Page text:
Thursday, September 23, 2010
Another great article to share with you. This is from my Nutrition Action Health Letter. October 2010 issue, with a bit of my own views as well.
As we get older, though, the springs start to stiffen and our arteries start to lose their ability to expand when they need to. And that can mean an increased risk of high blood pressure, heart attack, stroke, and cognitive decline.
The good news: WE can slow down how fast our arteries age.
How do we know whether our arteries are stiffening and if our artery walls are in poor shape? We don't! It's not something that can be measured at the doctor's office ( though that may change in the not too distant future). Getting direct measurements from artery walls is even a challenge for researchers.
For arterial stiffness, a patient lies down while electrodes are placed on the skin along two arteries. A device records how fast it takes for a pulse to travel between two points ( pulse wave velocity). The greater the velocity, the stiffer the artery. ( Since stiff arteries can't expand well, they pinch the blood flow and send it shooting through at a faster speed).
The findings are showing that lifestyle factors that cause arterial stiffening and endothelial dysfunction are the same ones that can help slow them down or even prevent them.
Regular aerobic exercise may have the greatest effect on arterial stiffness. When comparing older adults who do regular aerobic exercise with older adults who don't, you see that the exercisers have more-compliant arteries and less stiffening.
One Meal's Damage:
If a meal that's high in saturated fat can impair your arteries within hours, imagine the havoc that the fattest restaurant meals can cause.
After the June 2009 "Xtreme Eating" article highlighted some of the nation's highest-calorie restaurant dishes, ABC News decided to see for itself what the meals did to people's arteries.
The network sent Yunji de Nies, a young reporter and Jon Garcia, her producer, to Robert Vogel's lab at the University of Maryland Medical Center in Baltimore, where they had their blood vessels tested both before and after eating some of the restaurant dishes featured.
The two intrepid journalists each ate a three-course lunch: a deep fried macaroni and cheese appetizer from The Cheesecake Factory, and Applebee's bacon cheeseburger wrapped in a quesadilla, and a giant cookie smothered in ice cream from Uno Chicago Grill. The toll: an astounding 6,190 calories and 17 grams of saturated fat.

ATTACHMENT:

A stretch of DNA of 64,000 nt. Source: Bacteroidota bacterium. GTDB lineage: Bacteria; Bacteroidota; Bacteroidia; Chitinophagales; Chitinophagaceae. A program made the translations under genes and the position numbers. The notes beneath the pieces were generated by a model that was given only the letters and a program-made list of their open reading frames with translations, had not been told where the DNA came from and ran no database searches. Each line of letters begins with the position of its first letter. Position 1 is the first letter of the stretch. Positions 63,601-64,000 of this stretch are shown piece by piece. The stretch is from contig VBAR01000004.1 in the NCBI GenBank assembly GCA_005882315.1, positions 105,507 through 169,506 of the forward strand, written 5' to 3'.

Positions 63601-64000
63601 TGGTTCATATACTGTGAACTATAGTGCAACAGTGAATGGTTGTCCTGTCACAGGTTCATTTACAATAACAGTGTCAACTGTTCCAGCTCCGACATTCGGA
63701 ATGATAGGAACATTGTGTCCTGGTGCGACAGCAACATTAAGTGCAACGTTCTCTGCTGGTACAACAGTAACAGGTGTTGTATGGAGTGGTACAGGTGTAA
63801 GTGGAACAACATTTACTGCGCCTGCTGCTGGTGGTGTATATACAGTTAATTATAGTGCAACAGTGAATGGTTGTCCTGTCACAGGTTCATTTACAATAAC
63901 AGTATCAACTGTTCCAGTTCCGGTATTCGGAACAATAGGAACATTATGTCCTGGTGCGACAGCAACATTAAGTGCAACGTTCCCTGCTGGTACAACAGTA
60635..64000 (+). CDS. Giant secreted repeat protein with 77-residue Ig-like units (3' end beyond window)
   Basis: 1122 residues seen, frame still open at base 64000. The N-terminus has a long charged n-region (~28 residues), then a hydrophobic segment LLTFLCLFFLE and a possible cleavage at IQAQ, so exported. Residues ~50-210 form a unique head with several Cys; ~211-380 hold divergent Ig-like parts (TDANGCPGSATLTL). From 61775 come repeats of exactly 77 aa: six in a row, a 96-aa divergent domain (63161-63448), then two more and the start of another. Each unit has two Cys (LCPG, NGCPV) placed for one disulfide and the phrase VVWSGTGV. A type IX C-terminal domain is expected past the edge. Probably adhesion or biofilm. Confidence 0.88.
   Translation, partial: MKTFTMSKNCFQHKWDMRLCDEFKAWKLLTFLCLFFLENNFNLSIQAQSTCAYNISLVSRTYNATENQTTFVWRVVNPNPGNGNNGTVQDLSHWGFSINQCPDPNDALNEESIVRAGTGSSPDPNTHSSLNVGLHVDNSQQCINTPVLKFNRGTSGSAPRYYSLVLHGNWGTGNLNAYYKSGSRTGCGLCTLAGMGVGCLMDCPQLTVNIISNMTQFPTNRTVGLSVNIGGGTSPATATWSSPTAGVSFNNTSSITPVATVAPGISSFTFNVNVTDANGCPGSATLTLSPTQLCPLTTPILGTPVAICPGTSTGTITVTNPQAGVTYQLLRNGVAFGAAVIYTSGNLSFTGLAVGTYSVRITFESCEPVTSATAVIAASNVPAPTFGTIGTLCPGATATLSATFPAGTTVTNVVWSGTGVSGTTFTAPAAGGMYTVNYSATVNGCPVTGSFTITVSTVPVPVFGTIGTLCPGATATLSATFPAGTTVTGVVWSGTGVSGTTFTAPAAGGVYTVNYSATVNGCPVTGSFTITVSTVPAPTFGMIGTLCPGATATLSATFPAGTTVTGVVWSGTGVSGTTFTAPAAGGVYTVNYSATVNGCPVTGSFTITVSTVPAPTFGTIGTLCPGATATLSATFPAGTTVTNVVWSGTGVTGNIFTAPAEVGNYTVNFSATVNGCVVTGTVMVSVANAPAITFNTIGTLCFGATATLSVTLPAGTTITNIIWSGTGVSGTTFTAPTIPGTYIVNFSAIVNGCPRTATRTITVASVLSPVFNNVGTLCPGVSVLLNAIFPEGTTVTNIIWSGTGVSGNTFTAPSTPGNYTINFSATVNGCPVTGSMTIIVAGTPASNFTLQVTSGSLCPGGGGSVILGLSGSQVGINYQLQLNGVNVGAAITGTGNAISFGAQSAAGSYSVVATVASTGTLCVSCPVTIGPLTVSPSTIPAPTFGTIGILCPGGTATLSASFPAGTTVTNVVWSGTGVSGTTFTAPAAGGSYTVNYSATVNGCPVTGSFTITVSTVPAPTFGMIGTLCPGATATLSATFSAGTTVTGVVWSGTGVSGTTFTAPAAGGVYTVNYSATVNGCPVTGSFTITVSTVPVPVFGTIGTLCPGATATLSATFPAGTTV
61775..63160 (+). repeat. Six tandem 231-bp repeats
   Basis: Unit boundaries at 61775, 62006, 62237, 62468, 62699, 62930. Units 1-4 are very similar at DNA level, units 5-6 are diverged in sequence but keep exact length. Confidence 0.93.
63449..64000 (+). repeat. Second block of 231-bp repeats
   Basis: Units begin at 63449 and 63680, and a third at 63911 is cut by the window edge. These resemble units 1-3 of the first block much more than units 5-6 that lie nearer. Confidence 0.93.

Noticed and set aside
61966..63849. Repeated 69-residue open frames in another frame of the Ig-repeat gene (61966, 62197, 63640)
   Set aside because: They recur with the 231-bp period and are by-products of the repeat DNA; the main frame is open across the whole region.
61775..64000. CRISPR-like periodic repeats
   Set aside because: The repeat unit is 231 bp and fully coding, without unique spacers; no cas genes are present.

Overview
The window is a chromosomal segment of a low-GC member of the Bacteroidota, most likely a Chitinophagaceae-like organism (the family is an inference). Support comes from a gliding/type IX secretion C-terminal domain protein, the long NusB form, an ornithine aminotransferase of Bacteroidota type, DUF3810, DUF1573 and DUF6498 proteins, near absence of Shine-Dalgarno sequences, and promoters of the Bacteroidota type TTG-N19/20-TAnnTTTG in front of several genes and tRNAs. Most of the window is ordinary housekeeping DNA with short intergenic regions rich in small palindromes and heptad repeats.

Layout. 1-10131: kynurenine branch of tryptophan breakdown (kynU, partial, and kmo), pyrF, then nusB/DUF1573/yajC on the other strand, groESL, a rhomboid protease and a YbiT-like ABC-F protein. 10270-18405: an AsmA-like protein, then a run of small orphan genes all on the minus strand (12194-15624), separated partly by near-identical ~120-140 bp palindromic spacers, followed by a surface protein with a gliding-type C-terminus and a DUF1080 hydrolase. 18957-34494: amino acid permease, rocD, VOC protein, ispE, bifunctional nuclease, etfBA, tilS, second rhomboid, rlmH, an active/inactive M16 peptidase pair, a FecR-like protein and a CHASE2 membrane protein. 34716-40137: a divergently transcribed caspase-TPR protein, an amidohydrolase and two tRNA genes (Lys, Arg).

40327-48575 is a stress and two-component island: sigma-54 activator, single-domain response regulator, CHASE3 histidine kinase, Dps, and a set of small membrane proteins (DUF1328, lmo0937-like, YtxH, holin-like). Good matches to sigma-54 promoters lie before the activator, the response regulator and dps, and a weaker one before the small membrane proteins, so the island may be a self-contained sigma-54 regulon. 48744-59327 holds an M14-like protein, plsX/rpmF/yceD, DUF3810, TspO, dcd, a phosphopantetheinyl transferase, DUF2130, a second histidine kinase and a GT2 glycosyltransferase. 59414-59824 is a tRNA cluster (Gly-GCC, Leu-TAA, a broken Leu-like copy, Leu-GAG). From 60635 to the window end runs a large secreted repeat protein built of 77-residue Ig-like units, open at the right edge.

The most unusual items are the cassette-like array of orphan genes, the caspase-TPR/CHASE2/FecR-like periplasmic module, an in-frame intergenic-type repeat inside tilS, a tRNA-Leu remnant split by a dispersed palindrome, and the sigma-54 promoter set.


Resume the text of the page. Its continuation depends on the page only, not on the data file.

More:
Two hours later, lab test showed the beating the arteries were taking. The producer's blood discolored with fat, and the young healthy reporter's endothelial function was impaired enough that you could actually hear the difference as sensors picked up her narrowed arteries' struggle to keep blood flowing.
"One meal can affect the health of your arteries," Vogel told the journalists.
To view the ABC News segment, go to: blog.abcnews.com/theworldnewser/2009/07/what-exactly-does-a-6190-calorie-lunch-do-to-your-body.html.
Well, I have to tell you that a lot of us think this, oh it is just one meal, have it in moderation, what damage is it going to do? Well, for me the proof is here now, I may never eat all that in one meal, but I know many that do, or some of us may just have the burger. Just think about how many times a week/week/year you are eating these kinds of foods. All this food at one time can cause damage and some of this food way to often will cause damage.
The Bottom Line:
If your arteries are stiff and their lining is impaired, you could be setting the stage for cardiovascular disease cognitive decline.
To make your arteries more supple:
. Get regular aerobic exercise
. cut back on sodium and saturated fat
. eat a diet that's packed with fruits and vegetables
. eat two servings of seafood a week
. exercise and watch calories to lose or avoid gaining excess visceral belly fat